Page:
Wilco at The Chicago Theatre

By Kiersa Berg

15 Dec, 2019

My first boyfriend gave me a mix CD that started with a Wilco song. We were fifteen, had only been dating a week, and it was Valentine’s day. Wilco is a band that resonates with memories for people of all ages, and that quality shined through at the first of their five Wilco Winterlude shows in Chicago.  

Winterlude was a show aiming to kick-off the band’s 2020 tour of their newest release, Ode to Joy. Before Wilco could kick-off their kick-off show, Robyn Hitchcock performed a short set. Dressed in a polka-dot blouse, Hitchcock cracked jokes about his age and played some of his classics. While Hitchcock was performing most of the theater was empty, and of the people who were there, most were talking while he played. This made his set seem bland and not worth an audience member’s time. A few songs away from leaving the stage, Hitchcock played “Madonna of the Wasps” which got a few cheers from the audience. Hitchcock’s opening performance felt like a warm-up lap, especially compared to when he returned onstage later in the night to perform with Wilco themselves.

Without much wait, the unassuming Wilco walked out on stage in the dimmed lights. A few moments of silence, the crowd’s anticipation radiating, then the opening drum beats to “Bright Leaves” began. Jeff Tweedy bowed his beanie-clad head as he sang the first few lines of the intense ballad. The group didn’t catch the crowd’s attention until the third song, “I Am Trying to Break Your Heart.” The lights on stage were beaming blue, illuminating the massive crowd that was singing along to every single word of the old favorite. This continued intermixing of songs from the new album and crowd-pleasers from old works continued all night long.

Around the eighth song, “Hummingbird,” it became obvious that the new album was not why people were there. They wanted the old stuff; they wanted the sing-alongs. It can be hard for any band that’s been around for a while to make new music that is well received and able to be performed for crowds. Wilco, just like any successful band, is facing that problem as well. Instead of giving into everything the crowd wanted to hear, Jeff Tweedy and his bandmates stood their ground and tried playing songs from the new album. I give them credit for it because they didn’t just try to play the new songs, but they sounded good playing the new songs.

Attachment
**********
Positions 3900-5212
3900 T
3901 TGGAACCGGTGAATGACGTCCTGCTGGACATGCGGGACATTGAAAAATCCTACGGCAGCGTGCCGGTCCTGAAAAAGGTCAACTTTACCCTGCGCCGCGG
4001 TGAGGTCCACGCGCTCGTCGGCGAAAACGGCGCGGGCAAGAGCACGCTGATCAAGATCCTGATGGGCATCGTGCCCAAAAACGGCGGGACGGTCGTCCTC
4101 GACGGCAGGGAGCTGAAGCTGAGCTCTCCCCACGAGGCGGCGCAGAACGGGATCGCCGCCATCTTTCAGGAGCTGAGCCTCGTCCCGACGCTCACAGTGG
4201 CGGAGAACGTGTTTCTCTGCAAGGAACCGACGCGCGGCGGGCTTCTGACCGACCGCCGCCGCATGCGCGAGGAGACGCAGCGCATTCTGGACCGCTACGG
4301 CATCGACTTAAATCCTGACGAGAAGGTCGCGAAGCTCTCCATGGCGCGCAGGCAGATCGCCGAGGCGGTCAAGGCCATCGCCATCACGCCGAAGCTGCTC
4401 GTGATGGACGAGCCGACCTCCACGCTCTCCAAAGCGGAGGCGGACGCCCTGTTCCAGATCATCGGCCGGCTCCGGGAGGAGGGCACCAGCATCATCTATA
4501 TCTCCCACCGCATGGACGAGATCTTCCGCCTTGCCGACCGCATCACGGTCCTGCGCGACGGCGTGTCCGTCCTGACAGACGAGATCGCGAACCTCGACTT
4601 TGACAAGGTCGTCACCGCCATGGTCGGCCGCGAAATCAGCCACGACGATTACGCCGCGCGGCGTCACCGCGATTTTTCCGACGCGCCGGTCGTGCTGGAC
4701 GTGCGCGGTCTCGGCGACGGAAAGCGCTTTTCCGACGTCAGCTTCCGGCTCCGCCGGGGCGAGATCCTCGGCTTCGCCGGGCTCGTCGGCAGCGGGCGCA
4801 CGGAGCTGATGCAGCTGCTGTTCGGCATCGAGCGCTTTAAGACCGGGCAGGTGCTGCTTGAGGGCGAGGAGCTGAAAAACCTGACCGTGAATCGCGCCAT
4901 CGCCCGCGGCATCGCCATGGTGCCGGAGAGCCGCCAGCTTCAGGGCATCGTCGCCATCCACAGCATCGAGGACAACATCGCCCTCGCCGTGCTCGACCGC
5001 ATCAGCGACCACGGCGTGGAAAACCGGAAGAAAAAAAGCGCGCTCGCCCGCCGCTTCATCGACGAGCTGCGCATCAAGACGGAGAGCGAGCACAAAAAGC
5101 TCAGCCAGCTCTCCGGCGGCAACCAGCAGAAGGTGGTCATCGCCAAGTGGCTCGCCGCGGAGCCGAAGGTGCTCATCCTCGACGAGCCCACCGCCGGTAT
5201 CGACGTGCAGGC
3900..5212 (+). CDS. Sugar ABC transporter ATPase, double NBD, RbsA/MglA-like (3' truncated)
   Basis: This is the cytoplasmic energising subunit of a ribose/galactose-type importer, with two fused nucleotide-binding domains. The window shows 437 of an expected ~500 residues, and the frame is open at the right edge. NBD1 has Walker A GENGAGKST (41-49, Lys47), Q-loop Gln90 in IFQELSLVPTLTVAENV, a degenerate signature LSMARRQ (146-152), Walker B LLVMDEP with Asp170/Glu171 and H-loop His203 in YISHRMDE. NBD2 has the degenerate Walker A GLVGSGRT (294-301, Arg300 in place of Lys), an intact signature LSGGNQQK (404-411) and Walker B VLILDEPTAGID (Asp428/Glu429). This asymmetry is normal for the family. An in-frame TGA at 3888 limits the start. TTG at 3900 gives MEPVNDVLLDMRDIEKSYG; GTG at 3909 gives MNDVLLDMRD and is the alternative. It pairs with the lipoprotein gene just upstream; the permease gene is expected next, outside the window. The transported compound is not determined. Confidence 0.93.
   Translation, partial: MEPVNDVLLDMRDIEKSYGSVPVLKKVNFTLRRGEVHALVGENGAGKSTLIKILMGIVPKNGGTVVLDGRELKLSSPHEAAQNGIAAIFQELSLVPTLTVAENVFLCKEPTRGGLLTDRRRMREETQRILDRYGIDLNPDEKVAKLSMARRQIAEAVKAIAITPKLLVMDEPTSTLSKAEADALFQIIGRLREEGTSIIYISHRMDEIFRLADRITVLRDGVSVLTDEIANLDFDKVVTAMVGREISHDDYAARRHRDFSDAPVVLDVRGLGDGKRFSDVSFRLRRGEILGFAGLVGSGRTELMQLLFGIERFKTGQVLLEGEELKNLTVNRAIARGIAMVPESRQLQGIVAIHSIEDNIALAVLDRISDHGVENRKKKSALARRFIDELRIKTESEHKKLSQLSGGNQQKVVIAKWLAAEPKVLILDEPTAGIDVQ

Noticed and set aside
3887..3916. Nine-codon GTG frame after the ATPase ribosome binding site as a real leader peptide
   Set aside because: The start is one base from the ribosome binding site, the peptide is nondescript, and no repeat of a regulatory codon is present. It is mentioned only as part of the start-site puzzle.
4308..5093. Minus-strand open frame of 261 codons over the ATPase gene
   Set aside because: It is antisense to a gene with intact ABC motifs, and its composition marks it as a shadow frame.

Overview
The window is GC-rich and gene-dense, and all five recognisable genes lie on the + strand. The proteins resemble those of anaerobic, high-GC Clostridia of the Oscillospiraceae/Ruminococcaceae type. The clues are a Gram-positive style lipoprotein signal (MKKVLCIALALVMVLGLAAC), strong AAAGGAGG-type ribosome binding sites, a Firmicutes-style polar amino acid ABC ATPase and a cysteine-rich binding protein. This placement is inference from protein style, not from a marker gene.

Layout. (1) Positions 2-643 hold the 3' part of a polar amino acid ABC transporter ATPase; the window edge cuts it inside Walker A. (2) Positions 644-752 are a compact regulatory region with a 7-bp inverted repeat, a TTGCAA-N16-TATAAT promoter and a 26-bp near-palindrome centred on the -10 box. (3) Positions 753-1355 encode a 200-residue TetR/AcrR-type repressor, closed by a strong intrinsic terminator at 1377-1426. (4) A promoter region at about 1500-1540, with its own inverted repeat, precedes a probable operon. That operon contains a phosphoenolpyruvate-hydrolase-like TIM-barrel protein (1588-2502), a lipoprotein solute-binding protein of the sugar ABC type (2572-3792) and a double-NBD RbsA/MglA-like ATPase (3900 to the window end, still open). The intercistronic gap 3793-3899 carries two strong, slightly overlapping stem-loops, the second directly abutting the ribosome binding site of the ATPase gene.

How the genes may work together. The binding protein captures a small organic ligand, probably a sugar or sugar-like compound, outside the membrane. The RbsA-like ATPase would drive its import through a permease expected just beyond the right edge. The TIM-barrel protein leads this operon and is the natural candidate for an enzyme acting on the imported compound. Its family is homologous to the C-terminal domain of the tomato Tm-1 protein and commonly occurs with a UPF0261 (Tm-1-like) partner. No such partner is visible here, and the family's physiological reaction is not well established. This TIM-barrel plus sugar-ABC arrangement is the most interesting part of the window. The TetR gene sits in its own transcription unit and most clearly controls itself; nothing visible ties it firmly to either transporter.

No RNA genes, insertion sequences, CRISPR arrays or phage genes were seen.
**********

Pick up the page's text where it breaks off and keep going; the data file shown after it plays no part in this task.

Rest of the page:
The show itself was long, twenty-eight songs total, but it didn’t feel that way. Tweedy kept the crowd engaged with his dry Chicago humor, addressing the crowd with, “Let’s get this party started with some mid-tempo rock,” or announcing that the lead guitarist needed to sit down for a break after his solo. In addition to Tweedy’s humor, the band made their show interesting by changing guitars almost every song, using captivating visuals, and even incorporating Robyn Hitchcock into their encore performance where he was able to hit his stride.

Of all the songs performed, the crowd was the most into “Misunderstood,” a song hailing from Wilco’s second studio album Being There. Tweedy was fully leaned over the microphone deadpan staring at the crowd. As they approached the last few words of the song, the band chose to extend the ending, playing the hallowing “Nothing” over and over and over again, beating the meaning of the song, and what sometimes seems like the meaning of life, into everyone’s head.

From this first glimpse of the 2020 tour, it is obvious that crowds will fill arenas to watch Wilco. Their relatable lyrics, raw ability, and authenticity make them one of the best alternative rock bands out there today. What will be interesting to see is if the crowds become more receptive to the newer songs from Ode to Joy that Wilco has to offer. 

Set List:

  1. Bright Leaves
  2. Before Us
  3. I Am Trying to Break Your Heart
  4. War on War
  5. One and a Half Stars
  6. Handshake Drugs
  7. Side With the Seeds
  8. Hummingbird
  9. White Wooden Cross
  10. Via Chicago
  11. Bull Black Nova
  12. Random Name Generator
  13. Reservations
  14. Impossible Germany
  15. Jesus, Etc
  16. We Were Lucky
  17. Love Is Everywhere (Beware)
  18. Box Full of Letters
  19. Everyone Hides
  20. Theologians
  21. I’m the Man Who Loves You
  22. Hold Me Anyway
  23. Misunderstood

Encore:

  1. I’m Always in Love
  2. California Stars
  3. The Late Greats
  4. Tomorrow Never Knows
  5. I Wanna Destroy You